Wednesday, June 15, 2005

Torah UMadda: Really

Bar Ilan University just finished celebrating its Jubilee anniversary. In that connection a lot was said about how important it is to foster Torah UMadda. I was, however, disappointed to see that the regnant conception of Torah UMadda is caught in something of a time-warp. People still think, mirabile dictu, that one this is confined to Physics/Biology/Chemistry. One ostensibly learned person told me that the Rambam only considered the so-called exact sciences to be part of his religious program. I don't know why I bothered, but I tried to show him that the opposite is true. The Rambam viewed these disciplines as propaedeutic to philosophy (which at Bar Ilan is in the Faculty of Humanities). Of course, he remained unconvinced. Neve try to confuse a scientist with a theory with the facts.

However, there is real danger with this kind of limited mindset. The real challenge to religious life is specfically in the area of the humanities and the social sciences. The Slifkin Controversy may be shaking up the Haredi world, but our community is reeeling from its inability to deal with the results of post-modern anarchism in all of its manifestations. Unless we develop tools to tame and/or address the questions Hokhma (instead of just Madda), Modern Orthodoxy in Israel will not rise. (The kippot, however, will continue to fall.]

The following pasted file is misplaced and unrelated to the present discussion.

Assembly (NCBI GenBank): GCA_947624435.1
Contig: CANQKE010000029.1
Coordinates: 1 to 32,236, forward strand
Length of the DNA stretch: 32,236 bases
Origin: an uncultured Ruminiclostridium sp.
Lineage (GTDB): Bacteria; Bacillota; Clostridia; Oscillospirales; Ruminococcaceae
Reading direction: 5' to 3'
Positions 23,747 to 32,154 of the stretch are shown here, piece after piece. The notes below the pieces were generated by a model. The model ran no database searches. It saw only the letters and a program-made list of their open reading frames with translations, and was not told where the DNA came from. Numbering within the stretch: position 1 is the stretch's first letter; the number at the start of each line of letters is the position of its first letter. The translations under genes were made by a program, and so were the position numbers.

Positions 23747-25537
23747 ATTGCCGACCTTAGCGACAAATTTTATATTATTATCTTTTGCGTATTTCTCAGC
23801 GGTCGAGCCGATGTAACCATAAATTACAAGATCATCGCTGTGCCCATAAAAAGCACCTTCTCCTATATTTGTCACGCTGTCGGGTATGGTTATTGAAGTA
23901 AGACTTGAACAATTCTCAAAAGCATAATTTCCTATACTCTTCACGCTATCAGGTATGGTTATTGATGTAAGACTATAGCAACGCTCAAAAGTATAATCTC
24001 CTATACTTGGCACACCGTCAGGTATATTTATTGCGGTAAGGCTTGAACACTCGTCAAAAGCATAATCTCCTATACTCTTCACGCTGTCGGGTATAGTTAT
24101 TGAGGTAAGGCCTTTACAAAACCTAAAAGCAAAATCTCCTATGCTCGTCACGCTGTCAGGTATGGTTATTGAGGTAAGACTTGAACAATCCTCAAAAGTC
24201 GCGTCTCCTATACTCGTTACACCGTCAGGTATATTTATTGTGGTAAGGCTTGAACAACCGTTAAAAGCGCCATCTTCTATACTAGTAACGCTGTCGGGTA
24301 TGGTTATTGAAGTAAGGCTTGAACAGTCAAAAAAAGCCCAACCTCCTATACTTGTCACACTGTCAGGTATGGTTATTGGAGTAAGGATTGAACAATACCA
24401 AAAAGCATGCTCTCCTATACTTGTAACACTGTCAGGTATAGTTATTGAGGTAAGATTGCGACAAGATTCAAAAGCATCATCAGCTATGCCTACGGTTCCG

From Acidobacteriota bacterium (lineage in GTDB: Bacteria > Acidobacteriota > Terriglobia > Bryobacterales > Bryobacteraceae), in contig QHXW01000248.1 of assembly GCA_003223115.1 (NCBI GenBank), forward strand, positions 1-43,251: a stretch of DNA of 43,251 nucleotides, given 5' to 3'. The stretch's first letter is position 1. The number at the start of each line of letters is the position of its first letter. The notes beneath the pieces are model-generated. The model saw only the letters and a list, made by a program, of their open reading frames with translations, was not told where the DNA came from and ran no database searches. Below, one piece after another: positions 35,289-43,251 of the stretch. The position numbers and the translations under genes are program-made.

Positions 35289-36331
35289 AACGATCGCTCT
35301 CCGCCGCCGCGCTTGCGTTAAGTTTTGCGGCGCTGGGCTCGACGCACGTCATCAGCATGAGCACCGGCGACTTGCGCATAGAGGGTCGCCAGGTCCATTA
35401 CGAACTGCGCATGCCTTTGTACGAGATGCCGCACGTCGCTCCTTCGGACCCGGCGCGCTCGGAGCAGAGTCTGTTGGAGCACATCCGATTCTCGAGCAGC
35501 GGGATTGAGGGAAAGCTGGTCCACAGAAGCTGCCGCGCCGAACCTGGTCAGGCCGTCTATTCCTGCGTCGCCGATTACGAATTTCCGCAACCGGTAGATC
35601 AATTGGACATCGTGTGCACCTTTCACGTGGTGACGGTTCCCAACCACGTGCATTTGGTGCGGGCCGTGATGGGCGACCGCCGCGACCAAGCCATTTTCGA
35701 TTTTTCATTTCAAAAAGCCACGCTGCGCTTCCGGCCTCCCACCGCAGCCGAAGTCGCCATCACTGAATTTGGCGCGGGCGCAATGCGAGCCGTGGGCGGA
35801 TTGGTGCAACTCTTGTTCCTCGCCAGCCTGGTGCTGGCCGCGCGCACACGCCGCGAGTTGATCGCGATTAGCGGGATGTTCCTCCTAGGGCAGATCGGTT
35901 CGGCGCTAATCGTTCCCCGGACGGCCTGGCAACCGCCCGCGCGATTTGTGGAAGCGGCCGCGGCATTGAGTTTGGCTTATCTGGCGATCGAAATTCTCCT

Out of Step in Kfar Saba said...

Maybe Bar-Ilan can start us off with somewhat of a liberal arts program. This is a problem in Israel generally. We (I first and foremost) condemn the rabbis for their lack of education, how much more so the engineers, scientists and businessmen, who stop reading right after the literature bagrut.

Jeffrey said...

Halevai. The problem is that the neglect of the Humanities and most of the Social Sciences is now policy at Bar Ilan. said...

I'm sorry, but I just don't see how literature will save the kippot. Warping the kippot (a la is not the same as saving them. Better for the kippah to fall off than to misrepresent and twist its message like this is a product of Literature and the Humanities - not the hard sciences